“No.” Saal turned to look in the cracked mirror that hung on the back of Wyatt’s door, admiring himself in the oversized clothes. “He told me not to. He caught me on the fire escape again and was punishing me. So, I needed you to undo his request.”

The beautiful ones are always crazy, Wyatt. Maybe Teddy had told the truth about something after all.

“Well, I wish you to wear clothes all the time, if you want. Anything you want.”

“Anything I want?” For the first time Saal gave Wyatt a smile, a subtle quirk of his mouth that made Wyatt’s stomach flutter, and he wondered if this was what it felt like to make a deal with the devil.

There was a loud pounding on the apartment door and Wyatt let out a tired sigh. For someone who’d slept for three days, he sure felt exhausted.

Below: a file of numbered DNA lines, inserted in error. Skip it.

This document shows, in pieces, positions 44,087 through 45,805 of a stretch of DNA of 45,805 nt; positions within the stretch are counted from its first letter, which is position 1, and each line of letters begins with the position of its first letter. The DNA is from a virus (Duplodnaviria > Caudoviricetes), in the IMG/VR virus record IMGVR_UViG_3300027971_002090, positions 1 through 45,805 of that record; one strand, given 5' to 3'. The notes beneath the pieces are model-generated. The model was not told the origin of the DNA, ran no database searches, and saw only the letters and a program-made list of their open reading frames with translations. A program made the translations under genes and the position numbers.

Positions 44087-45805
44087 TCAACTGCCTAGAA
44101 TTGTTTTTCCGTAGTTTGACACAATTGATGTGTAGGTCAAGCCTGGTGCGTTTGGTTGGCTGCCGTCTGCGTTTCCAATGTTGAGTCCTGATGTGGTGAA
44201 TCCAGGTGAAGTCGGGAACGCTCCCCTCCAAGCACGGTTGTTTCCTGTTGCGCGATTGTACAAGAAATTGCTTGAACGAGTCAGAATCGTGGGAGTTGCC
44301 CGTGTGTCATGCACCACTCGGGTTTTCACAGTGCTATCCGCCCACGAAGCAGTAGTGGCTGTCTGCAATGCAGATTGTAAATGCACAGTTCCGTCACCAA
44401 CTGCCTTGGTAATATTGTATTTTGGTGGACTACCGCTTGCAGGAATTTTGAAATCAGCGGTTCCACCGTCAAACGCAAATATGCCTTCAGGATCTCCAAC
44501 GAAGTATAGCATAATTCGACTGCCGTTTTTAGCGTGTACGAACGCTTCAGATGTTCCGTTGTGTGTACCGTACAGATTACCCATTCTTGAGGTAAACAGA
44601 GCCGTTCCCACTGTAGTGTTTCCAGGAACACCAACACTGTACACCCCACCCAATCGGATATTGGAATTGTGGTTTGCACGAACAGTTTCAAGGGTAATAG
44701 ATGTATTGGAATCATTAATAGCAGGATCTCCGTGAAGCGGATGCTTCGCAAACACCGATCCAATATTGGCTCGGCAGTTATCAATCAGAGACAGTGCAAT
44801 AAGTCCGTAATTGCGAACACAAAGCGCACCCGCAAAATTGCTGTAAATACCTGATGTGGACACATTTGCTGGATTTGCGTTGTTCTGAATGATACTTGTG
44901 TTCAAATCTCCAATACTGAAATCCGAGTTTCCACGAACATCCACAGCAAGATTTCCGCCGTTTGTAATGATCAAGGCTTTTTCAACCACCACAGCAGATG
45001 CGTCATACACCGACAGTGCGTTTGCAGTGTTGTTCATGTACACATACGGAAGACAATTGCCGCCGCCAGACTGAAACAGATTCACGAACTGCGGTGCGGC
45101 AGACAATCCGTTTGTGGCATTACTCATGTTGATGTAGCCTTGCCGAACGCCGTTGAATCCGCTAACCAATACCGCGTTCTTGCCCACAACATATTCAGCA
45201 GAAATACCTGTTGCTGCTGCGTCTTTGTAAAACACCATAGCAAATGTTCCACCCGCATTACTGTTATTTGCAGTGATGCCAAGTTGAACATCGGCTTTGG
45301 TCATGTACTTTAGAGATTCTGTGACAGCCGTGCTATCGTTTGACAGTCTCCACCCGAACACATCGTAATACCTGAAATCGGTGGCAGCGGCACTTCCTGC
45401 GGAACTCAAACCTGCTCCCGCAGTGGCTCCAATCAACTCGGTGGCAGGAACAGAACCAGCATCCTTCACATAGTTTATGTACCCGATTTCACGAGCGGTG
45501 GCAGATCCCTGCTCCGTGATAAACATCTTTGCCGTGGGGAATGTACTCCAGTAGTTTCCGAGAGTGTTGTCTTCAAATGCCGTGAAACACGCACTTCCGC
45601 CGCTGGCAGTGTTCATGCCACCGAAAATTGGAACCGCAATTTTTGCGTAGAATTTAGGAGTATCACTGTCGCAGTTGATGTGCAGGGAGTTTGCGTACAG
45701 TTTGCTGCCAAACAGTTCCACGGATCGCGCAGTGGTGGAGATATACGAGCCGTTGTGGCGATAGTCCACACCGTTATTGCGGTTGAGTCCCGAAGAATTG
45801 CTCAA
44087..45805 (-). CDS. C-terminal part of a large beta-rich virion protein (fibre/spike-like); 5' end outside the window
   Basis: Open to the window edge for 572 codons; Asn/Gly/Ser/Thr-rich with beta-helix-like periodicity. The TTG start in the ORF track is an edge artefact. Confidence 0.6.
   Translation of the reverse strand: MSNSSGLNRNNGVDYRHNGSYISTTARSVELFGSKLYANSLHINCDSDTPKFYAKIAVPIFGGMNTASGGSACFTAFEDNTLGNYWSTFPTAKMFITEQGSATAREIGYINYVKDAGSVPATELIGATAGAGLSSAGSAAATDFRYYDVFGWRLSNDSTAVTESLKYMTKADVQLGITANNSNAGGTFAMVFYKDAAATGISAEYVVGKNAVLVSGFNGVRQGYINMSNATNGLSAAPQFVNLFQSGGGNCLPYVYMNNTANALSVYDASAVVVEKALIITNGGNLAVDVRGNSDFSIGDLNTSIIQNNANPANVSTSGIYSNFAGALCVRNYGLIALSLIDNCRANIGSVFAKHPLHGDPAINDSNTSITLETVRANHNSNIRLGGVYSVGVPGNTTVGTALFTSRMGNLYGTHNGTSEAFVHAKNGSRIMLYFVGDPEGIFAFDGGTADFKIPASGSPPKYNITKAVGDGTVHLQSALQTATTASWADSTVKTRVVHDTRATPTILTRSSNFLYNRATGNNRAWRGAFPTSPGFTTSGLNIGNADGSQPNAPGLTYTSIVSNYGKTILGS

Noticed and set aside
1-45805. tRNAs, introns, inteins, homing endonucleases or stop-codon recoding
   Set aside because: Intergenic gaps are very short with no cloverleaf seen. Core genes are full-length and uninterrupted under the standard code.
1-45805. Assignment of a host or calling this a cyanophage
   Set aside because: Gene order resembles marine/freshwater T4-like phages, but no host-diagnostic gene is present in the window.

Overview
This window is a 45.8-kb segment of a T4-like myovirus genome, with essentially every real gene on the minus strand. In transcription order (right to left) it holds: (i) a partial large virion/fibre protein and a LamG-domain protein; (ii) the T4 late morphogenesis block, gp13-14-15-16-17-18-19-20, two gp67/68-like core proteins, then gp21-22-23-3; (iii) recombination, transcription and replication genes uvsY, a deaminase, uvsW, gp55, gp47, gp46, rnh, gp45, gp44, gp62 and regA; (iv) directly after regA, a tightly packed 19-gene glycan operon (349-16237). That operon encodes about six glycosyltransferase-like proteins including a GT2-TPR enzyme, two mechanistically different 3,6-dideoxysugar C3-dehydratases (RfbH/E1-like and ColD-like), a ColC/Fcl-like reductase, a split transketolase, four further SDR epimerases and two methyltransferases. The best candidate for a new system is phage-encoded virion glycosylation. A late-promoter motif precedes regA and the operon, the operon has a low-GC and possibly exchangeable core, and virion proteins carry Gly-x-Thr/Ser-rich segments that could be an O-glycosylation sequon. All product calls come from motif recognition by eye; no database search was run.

He slid past the preening Saal and out into the hall where he had to step over his broken and abandoned enlarger. It was all he could do not to cry.

He had hoped the sight of the main room wouldn’t be quite so shocking the second time, but it was, and when he peered through the peephole to find Mrs. Cain, his stomach sank. She’d be furious at the state of the place. Hell, he’d be lucky not to get booted out.

“Shit. Why now?” He could feel Saal right behind him, watching his world fall apart, playing out like some tragic event in one of his dramas. Maybe if they were both lucky, Wyatt could drop dead on the spot.


He didn’t answer, too busy trying to decide what to do.

“Wyatt?” This time Saal’s voice was a bark, and when he again didn’t answer, Saal touched his shoulder. The gentleness of it was a surprising contrast to the irritation in his voice, and it was a sad reminder of just how long it had been since he’d had anyone touch him. At least a touch that wasn’t Samuel’s rough examination or Teddy’s bruising grip. “Wyatt, you have to tell me to fix this. That’s how it works.”